John: How about as far as trends now? This is a good transition, talking about 2017 coming up. Is there stuff that you’re looking at that you want to roll out? What’s the next step for you guys, and what’s most exciting as far as changes you might be making?

Adrienne: We are thinking about our community as a whole. I look at some of the technology brands out there that have a following that people are avid and just crazy fans of their technology. Coming off of Dreamforce, you look at Salesforce customers as a whole. Very broad statement, but they love Salesforce. That is a very rich and vibrant community, which is critically important to us. We have a very rich, vibrant community of people generating a ton of user-generated content for us. A big focus is how do we make our community even more prominent and give them the opportunity to tap into each other in the right context and whatnot. We’re considering putting on our own event.

I’m not totally sure what that’s going to look like yet, especially because, again, we have three very distinct business opportunities or engagements. That’s coming around the corner. Other stuff that we’re working on is just more of the reports and the research that we’re outputting, again, tapping into the massive amount of user-generated content that we sit on and spitting that out into very relevant and topical content pieces, whether it’s research pieces, whether it’s podcasts, whatever it might be. We’re sitting on a ton of really rich content, and so making sure we’re putting that back out in the marketplace and being a really good resource for anybody, whether they’re the buyer or vendor, whatever it might be.

John: That’s great. Adrienne, if people want to learn more about you or have questions about G2, what’s the best way to get in touch?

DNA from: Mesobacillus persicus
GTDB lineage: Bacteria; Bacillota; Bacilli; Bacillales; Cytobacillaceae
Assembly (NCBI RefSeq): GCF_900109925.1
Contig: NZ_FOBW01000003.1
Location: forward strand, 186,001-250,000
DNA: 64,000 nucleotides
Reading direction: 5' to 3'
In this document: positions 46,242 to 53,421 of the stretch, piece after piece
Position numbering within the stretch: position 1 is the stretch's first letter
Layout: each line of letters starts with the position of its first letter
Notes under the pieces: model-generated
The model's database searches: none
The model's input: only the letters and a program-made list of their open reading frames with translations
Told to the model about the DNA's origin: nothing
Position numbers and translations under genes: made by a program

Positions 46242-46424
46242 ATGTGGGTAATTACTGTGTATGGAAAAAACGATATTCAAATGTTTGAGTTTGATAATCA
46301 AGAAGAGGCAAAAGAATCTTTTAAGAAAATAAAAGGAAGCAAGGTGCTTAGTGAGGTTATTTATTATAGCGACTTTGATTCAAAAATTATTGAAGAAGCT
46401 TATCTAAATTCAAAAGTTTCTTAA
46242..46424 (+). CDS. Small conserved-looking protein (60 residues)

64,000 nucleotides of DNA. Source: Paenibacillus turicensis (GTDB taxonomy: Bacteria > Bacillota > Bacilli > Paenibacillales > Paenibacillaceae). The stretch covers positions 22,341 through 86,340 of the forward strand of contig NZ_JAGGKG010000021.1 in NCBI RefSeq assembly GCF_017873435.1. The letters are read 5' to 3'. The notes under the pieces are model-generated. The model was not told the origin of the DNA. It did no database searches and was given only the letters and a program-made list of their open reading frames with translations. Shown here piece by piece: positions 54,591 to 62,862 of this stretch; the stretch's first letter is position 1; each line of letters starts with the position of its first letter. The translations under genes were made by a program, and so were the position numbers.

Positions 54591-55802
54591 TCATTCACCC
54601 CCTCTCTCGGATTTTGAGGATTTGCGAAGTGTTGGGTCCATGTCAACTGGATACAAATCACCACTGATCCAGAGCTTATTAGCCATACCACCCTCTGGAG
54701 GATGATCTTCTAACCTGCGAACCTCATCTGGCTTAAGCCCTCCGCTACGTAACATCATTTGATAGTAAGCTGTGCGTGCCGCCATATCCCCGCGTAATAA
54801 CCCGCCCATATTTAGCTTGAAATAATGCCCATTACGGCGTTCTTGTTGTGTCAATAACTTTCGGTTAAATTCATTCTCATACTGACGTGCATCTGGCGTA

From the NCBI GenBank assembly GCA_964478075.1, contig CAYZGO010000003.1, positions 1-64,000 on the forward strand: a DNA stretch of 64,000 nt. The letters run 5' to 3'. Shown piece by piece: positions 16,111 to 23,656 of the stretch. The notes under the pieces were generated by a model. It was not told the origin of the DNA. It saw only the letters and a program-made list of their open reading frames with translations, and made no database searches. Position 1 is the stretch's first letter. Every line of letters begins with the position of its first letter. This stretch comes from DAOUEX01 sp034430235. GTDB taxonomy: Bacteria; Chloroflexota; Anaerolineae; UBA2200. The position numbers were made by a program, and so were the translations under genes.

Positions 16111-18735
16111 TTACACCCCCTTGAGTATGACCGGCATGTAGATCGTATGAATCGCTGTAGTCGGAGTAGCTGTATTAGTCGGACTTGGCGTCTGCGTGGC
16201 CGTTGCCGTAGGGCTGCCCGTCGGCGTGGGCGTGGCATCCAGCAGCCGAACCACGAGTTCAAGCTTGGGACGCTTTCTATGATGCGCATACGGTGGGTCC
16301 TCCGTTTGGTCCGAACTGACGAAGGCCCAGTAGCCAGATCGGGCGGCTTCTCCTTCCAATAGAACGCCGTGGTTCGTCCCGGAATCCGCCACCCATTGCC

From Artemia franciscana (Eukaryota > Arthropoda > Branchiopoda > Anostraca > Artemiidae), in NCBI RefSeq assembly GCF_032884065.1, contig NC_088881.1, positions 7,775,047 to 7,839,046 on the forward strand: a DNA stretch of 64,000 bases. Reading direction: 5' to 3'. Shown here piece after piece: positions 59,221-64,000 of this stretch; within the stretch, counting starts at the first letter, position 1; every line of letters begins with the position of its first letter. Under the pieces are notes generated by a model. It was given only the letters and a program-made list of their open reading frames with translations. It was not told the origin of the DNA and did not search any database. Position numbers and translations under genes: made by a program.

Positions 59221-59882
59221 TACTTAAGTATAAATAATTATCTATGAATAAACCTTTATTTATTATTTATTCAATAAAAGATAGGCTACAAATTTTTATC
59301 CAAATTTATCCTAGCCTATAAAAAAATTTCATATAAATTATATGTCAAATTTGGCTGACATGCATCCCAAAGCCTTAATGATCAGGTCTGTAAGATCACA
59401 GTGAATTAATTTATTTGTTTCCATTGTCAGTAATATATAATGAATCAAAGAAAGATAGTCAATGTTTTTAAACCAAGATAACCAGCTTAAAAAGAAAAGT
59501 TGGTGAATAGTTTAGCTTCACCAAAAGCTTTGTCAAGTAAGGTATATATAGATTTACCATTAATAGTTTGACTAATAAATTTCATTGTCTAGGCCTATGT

Adrienne: Easiest way for me is via email or you can follow me on Twitter. It’s a really easy way to get ahold of me. It’s @G2Adrienne. Of course, please reach out. Check out our site, www.G2Crowd.com. Let me know if there’s any thoughts or input you guys want to add into the conversation.

John: That’s great. Sean, how about for you? What else do we need to know before we get out?

Sean: You can always find everything that we’re working on over at Infer.com, but I also highly recommend that you head over to G2 Crowd and actually check out Infer over there, because that’s been one of our favorite resources. We’re big fans of all the stuff that they’re doing. It was a real treat to get to catch up with Adrienne. Speaking of reviews, if you like what you hear, I highly encourage our listeners to head over to iTunes and leave us a quick review and let us know what you think of the show.

John: You can swing on over to StackandFlow.io for past episodes and links over to iTunes for reviews or to subscribe so you can get these regularly in your pod-catcher of choice. Until next time, I’m John Wall. Thanks for listening. We’ll see you in the stacks.

John Wall

John Wall

John J. Wall speaks, writes and practices at the intersection of marketing, sales, and technology. He is the producer of Marketing Over Coffee, a weekly audio program that discusses marketing and technology with his co-host Christopher S. Penn, and has been featured on iTunes.